There is little contestation in the literature about the urgency of reform. Moffit states that in 2011, the baby-boom generation became beneficiaries. In 2010, the number of beneficiaries was 47.4 million but in 2030, they will have reached 81 million (Moffit 1). In 2019, the number of beneficiaries has already reached 60 million, showing that the projected growth trends are already happening (Cubanski, Neuman and Freed 1; Moffit 1). Other factors necessitating reform include fewer workers to support Medicare funding and increasing longevity of retirees. In such a context, traditional solutions to healthcare funding cannot work. Tax increases would financially cripple the fewer workers supporting the system. In addition to keeping healthcare payments low to manage the federal budget, additional recommendations to healthcare reform might be insufficient in the long-term.
Policy alternatives target diverse aspects of the healthcare system to manage the federal budget but they could hold a low long-term viability. Engaging with the private sector to manage costs is one of the most prominent recommendations in the literature. For example, Moffit reports that fixing drug prices through negotiating with drug companies is a leading policy alternative. The regulatory environment could give the Secretary of Health and Human Services the power to directly influence private companies drug prices to manage costs. Currently, Medicare sets prices for Part A and Part B because they are not part of the private healthcare system (Moffit 1). The proposed alternative will cover Part D, which involves private health insurance coverage for prescription drugs. The major problem with engaging with the private sector is that patients will not receive the current diversity of drugs available in the market. Moffit adds that the alternative is undesirable and unnecessary. The current competitive free-market environment has managed to keep insurance premiums prices low despite the increase in beneficiaries, such as baby boomers. In 2012, a competitive private sector stunningly reversed healthcare spending costs because of the reduction in the projected increase in insurance premium cost. The current program’s emphasis on competition in Part D has led to a 44 percent reduction in insurance premiums (Moffit 1). Moffit has demonstrated that price-fixing for Part D cannot lead to further improvements to healthcare spending because the current approach appears to be reducing costs. Additionally, it is not feasible to reduce further the per capita and total Medicare spending in the future, because it is already at its lowest levels compared to previous decades.
Statistical trends demonstrate that further reductions in Medicare spending are unnecessary and undesirable. According to Cubanski, Neuman and Freed, Medicare spending for beneficiaries and overall spending has notably reduced. Between 2010 and 2018, overall total Medicare spending grew annually by 4.4 percent from 2008 to 2018, which was a 9 percent reduction between 2000 and 2010. The reduction was despite the increase in the number of beneficiaries (Moffit 1; Cubanski, Neuman and Freed 1; Figure 4). Cubanski, Neuman and Freed add that between 2010 and 2018, average annual growth in per-beneficiary Medicare spending reduced by 1.7. In comparison, the growth rate between 2000 and 2010 was 7.3 percent (Cubanski, Neuman and Freed 1). For parts A, B, and D, Medicare spending has grown increasingly slowly in the past few decades, with part A experiencing the lowest growth between 2010 and 2018 (Cubanski, Neuman and Freed 1). Considering the universal reduction in Medicare expenditure, the evidence shows there would be negative outcomes for additional cost-cutting in Medicare. There could be unnecessary spending in Medicare that could be targeted to reduce spending, but they should not include coverage for individuals, which is the current cost reduction approach.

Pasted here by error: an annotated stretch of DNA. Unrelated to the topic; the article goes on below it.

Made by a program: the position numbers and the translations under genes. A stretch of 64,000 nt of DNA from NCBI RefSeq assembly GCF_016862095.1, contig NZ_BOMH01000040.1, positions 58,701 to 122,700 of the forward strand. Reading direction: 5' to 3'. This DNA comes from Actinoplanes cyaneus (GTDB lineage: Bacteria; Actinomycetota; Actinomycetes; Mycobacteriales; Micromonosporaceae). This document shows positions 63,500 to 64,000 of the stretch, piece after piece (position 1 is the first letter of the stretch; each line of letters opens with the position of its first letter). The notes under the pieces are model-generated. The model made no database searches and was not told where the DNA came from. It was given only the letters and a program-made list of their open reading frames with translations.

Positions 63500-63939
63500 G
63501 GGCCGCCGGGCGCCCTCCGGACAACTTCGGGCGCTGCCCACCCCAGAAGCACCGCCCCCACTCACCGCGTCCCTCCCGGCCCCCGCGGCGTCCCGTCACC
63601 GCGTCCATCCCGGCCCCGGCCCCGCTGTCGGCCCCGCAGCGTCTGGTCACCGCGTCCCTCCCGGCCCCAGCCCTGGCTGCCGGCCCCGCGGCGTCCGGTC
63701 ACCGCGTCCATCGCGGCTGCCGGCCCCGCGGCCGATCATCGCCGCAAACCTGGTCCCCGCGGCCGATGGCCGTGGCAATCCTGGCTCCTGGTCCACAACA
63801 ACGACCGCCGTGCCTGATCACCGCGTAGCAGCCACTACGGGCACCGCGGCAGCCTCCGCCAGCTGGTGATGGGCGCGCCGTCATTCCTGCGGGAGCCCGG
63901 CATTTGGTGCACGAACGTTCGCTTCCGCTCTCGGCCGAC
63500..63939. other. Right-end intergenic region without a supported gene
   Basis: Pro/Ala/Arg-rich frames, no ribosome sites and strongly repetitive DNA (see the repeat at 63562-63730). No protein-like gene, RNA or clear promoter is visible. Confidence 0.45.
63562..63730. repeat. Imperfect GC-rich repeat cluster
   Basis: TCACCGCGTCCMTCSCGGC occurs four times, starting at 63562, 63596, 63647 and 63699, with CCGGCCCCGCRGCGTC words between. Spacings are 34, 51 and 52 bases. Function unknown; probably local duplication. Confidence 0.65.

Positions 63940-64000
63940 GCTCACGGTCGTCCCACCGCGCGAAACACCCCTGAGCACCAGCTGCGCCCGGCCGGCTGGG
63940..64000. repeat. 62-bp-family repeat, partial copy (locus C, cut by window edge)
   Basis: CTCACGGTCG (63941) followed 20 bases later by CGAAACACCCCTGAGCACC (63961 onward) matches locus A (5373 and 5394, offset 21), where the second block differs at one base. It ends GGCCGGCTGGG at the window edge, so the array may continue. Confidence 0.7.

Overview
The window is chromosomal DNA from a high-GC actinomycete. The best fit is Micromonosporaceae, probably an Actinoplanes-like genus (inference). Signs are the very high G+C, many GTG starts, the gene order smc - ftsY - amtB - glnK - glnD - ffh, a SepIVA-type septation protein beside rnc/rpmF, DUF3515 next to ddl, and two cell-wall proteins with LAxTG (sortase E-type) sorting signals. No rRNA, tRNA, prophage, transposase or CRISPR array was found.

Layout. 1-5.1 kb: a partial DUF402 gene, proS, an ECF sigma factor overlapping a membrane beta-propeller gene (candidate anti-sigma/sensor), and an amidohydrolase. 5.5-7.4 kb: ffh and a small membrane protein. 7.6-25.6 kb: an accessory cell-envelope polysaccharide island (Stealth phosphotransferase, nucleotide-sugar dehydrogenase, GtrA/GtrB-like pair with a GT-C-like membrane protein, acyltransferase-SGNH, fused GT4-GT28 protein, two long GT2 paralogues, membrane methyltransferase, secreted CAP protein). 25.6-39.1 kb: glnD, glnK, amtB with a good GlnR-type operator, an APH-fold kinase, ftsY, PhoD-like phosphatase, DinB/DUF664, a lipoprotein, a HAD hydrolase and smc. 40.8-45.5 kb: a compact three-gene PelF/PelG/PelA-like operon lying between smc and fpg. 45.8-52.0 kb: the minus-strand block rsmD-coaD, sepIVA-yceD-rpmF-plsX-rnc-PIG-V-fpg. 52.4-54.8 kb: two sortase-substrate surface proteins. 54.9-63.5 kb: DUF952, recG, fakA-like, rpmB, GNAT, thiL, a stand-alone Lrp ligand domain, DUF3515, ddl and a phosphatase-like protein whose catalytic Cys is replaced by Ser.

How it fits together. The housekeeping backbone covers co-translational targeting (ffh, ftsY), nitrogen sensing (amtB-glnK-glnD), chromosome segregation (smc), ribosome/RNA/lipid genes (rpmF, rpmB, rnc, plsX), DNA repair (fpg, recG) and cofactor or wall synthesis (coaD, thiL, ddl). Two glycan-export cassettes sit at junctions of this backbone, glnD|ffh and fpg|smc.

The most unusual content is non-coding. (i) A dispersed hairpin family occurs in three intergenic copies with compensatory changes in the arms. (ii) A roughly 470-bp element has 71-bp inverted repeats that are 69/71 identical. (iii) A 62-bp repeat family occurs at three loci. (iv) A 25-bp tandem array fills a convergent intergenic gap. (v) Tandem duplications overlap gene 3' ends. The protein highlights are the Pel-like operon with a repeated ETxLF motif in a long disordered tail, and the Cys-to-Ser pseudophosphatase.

Figure 4: Overall Medicare and Private Health Insurance Spending 1990-2028
(Source: Cubanski, Neuman and Freed 1)
The research has demonstrated that reducing community provider payments, fixing prices for particular Medicare sections such as part D, or maintaining a slow growth in healthcare spending is unsustainable. All the projections show continued increases in the number of beneficiaries, which should correspond with higher growth in healthcare spending. Consequently, the federal budget deficit will increase, thereby making traditional approaches such as increasing taxes inapplicable to augment the healthcare budget. Furthermore, the Medical Hospital Insurance trust fund will deplete by 2026, which is an unaccounted for variable in the statistics on increasing healthcare expenditure. Despite the data, Congress has remained unwilling to significantly change Medicare probably because very few changes if any could further reduce Medicare expenditure below current levels. Therefore, the analysis argued that the federal government should change other economic sectors. In Trump’s policy of looking inwards, there is little necessity to have bases in overseas countries. Currently, U.S. troops in foreign countries far outnumber any global superpower, including Russia and China. Furthermore, targeting defense would be consistent with Trump’s economic policies. The recommended cost-reduction measures for Medicare will not affect individual coverage, thereby ensuring that Medicare continues to accommodate effectively existing and future beneficiaries. For example, expanding bundled payments and promoting new payment methods could reduce costs without reducing service delivery quality. Reducing readmissions for unnecessary and preventable complications by increasing the current penalties to hospitals with high readmission rates would coerce them to provide better care. Other areas in Medicare the federal government could reduce expenditure include post-acute care delivery, payments to graduate medical education, and rebates.